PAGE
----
Thinking differently about Twitter
There are 2 ways to think about social data:
- What people are saying
- What people are reading (watching, listening).
If I ask you to estimate how many people are "active" on Twitter what do you imagine? I tend to imagine “activity” in terms of doing stuff, like posting content or replying with comments.
However, the reality is that a majority of Twitter users don’t post any content. Twitter's own definition of what it means to be active acknowledges that most of their users would most accurately be described as content consumers, and not content creators.
Compared with the readership of a traditional media outlet like The New York Times, Twitter is 23 times larger.
Active users on Twitter approach nearly 200 million on average each day according to the most recent annual report. (37MM average 'monetized Daily Active Users' in the United States and 155MM average mDAU in the rest of the world—i.e., people who open the app and get served ads).
The New York Times’ boasts 8.4 million daily readers.
So what about the content?
Turning to the creators, the platform is indeed a fountain of content. Each day content creators post around 500 million tweets. It's a jaw dropping number by any measure.
But how many of those tweets actually get read by anyone? The answer is that engagement drives visibility.
Think about what you actually see in your own Twitter feed daily. Open the app right now and have a look. It’s incredibly rare for any Tweet to appear in your feed that does not have some engagement: at least one "like," at least one retweet, or one quote/reply. In most cases it's much, much more.
Compare this to a platform like Instagram where even a relatively small number of followers regularly generates double digit engagement. On Twitter most people (people who do not read articles like this) are unlikely to get even a couple likes sometimes.
A very rough estimate, based on Talkwalker data, is that fewer than 5 million posts on Twitter have engagement that is significant enough to appear in anyone's feed.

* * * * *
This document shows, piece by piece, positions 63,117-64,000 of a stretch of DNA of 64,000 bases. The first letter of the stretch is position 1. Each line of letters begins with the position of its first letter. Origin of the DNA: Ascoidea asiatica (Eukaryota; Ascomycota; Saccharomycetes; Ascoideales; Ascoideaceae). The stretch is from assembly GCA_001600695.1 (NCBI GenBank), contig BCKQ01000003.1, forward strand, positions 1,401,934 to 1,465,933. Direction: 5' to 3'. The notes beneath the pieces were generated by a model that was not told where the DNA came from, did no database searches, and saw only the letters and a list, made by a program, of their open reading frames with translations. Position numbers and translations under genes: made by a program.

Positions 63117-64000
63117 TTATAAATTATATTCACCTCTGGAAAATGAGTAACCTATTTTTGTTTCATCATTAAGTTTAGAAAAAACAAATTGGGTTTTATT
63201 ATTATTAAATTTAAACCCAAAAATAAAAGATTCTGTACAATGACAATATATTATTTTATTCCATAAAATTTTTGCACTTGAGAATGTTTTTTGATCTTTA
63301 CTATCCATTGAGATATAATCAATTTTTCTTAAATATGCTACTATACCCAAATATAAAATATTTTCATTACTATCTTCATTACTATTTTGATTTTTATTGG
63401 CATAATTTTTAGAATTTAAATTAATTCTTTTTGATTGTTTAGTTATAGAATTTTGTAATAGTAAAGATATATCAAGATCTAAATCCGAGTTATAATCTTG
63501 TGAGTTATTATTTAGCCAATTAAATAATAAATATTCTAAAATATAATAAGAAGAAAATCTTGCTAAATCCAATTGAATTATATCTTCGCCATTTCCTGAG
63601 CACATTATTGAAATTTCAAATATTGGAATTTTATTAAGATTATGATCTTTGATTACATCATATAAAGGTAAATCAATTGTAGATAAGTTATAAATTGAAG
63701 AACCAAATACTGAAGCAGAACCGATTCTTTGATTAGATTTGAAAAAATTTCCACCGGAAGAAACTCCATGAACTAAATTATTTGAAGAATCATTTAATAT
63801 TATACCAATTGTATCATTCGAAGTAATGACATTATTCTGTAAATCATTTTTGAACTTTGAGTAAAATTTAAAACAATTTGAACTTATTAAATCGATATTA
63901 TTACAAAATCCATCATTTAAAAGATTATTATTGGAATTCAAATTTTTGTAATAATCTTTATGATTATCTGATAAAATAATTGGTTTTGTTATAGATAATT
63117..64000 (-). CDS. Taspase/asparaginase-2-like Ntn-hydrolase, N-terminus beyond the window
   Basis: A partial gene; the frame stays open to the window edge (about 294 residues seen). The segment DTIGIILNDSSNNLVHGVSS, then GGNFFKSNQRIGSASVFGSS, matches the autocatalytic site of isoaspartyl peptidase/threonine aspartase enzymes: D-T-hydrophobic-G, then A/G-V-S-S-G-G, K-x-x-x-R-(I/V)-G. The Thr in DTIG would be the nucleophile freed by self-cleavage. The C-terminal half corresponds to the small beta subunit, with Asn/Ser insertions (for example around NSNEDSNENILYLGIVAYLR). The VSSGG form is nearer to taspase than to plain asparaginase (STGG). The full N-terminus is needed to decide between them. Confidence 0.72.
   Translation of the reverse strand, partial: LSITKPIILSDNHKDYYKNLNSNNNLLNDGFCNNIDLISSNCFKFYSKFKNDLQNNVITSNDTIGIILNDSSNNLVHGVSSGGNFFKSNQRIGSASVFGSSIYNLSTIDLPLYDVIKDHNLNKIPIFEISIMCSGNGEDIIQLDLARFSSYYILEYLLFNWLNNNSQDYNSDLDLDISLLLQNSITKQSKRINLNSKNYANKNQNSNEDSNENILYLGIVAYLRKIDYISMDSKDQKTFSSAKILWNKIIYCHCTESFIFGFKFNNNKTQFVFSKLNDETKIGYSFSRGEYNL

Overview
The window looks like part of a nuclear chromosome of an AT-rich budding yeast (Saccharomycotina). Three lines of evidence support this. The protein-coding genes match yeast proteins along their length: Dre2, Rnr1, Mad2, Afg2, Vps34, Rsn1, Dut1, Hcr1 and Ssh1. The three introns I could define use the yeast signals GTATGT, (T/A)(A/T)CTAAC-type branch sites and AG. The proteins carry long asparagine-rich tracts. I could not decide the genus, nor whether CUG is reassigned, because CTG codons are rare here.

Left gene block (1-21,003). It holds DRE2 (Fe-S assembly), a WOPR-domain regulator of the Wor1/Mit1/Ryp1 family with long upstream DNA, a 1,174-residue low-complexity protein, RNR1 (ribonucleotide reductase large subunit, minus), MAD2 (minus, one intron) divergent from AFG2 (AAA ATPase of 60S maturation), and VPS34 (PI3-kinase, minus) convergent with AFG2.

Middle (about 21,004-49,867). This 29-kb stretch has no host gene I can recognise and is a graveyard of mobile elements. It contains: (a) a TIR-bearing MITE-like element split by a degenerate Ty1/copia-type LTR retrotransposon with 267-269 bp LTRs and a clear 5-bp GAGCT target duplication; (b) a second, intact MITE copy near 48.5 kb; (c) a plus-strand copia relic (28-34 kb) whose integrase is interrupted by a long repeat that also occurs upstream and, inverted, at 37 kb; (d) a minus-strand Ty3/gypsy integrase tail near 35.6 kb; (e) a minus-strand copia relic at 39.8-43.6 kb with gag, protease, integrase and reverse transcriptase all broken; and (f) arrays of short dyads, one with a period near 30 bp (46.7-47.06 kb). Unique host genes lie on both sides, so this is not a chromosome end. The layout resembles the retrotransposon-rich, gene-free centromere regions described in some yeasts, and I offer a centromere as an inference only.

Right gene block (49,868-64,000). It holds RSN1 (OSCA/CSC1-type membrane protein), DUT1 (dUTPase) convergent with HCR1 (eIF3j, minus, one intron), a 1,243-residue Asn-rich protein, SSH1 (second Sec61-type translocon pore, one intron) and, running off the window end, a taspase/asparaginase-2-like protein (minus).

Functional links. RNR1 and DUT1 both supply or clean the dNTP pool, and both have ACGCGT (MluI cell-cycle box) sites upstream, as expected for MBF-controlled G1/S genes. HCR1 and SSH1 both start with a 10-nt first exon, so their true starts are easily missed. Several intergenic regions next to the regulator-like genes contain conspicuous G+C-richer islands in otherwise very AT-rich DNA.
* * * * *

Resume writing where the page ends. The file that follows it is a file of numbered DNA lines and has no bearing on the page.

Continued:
A few-to-many platform
The majority of the content that people actually see on Twitter is limited to a small subset of the total content on the platform.
In the end less than 1 percent of the content on Twitter is seen by most people.
Strip away all that unread content and you are left with something that looks a lot more like a traditional one-to-many publishing model. Twitter is far more similar to the New York Times than whatever we may imagine it to be. A similar argument could be made about YouTube and Netflix.
"It’s what’s happening!"
Perhaps a more accurate slogan for Twitter than “It’s what’s happening” (yes this is their official yet largely unknown brand tagline) would be “Some people are saying.”
The term “social” in social media here is at worst a misnomer. A more nuanced take is that “social” is too easily (and too often) misinterpreted to mean something it’s not--namely a decentralized information platform.
Obviously, we understand that influencers exist. The point is that influencers aren't some of the game, they are all of it when measuring the impact of a marketing campaign. Engagement isn't a multiplier, it's the entire game.
The takeaway for social analysts (and social listening methodologies) is that Twitter should be looked at alongside traditional media outlets more often. And doing so requires limiting your analysis to tweets with at least 1 like or 1 retweet or 1 reply (if not more) because engagement provides the best heuristic for reach.
Is Twitter data still valuable as a source of consumer opinion; for understanding what regular people think and feel? In short, yes. In the end, Twitter provides 2 distinct data streams with value for researchers:
- Consumer feedback (i.e., What are people saying?)
- Opinion leaders (i.e., What subset of content are people actually reading?)
Put another way, the comments in the suggestion box reflect what people think, but the truth is that no one is reading them.